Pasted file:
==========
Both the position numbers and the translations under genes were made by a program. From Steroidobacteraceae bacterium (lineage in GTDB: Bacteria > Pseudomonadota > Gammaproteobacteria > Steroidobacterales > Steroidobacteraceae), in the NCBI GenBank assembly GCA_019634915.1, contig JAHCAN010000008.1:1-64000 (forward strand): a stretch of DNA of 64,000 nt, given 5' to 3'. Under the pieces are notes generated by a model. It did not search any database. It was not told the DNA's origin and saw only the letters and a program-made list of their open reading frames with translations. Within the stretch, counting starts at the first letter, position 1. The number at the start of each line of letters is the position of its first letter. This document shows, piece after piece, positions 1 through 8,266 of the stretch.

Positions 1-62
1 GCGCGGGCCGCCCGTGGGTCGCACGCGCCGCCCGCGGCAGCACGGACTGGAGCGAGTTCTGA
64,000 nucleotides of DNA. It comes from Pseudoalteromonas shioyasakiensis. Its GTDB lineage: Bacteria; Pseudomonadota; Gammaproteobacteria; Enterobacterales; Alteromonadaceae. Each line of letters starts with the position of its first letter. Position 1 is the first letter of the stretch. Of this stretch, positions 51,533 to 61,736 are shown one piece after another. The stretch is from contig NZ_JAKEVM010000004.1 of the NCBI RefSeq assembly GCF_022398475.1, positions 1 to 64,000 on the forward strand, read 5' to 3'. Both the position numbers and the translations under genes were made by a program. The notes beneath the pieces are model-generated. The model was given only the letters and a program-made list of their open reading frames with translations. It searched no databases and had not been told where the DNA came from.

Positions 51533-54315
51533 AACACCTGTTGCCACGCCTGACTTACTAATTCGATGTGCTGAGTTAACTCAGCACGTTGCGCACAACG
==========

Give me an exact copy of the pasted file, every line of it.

Both the position numbers and the translations under genes were made by a program. From Steroidobacteraceae bacterium (lineage in GTDB: Bacteria > Pseudomonadota > Gammaproteobacteria > Steroidobacterales > Steroidobacteraceae), in the NCBI GenBank assembly GCA_019634915.1, contig JAHCAN010000008.1:1-64000 (forward strand): a stretch of DNA of 64,000 nt, given 5' to 3'. Under the pieces are notes generated by a model. It did not search any database. It was not told the DNA's origin and saw only the letters and a program-made list of their open reading frames with translations. Within the stretch, counting starts at the first letter, position 1. The number at the start of each line of letters is the position of its first letter. This document shows, piece after piece, positions 1 through 8,266 of the stretch.

Positions 1-62
1 GCGCGGGCCGCCCGTGGGTCGCACGCGCCGCCCGCGGCAGCACGGACTGGAGCGAGTTCTGA
64,000 nucleotides of DNA. It comes from Pseudoalteromonas shioyasakiensis. Its GTDB lineage: Bacteria; Pseudomonadota; Gammaproteobacteria; Enterobacterales; Alteromonadaceae. Each line of letters starts with the position of its first letter. Position 1 is the first letter of the stretch. Of this stretch, positions 51,533 to 61,736 are shown one piece after another. The stretch is from contig NZ_JAKEVM010000004.1 of the NCBI RefSeq assembly GCF_022398475.1, positions 1 to 64,000 on the forward strand, read 5' to 3'. Both the position numbers and the translations under genes were made by a program. The notes beneath the pieces are model-generated. The model was given only the letters and a program-made list of their open reading frames with translations. It searched no databases and had not been told where the DNA came from.

Positions 51533-54315
51533 AACACCTGTTGCCACGCCTGACTTACTAATTCGATGTGCTGAGTTAACTCAGCACGTTGCGCACAACG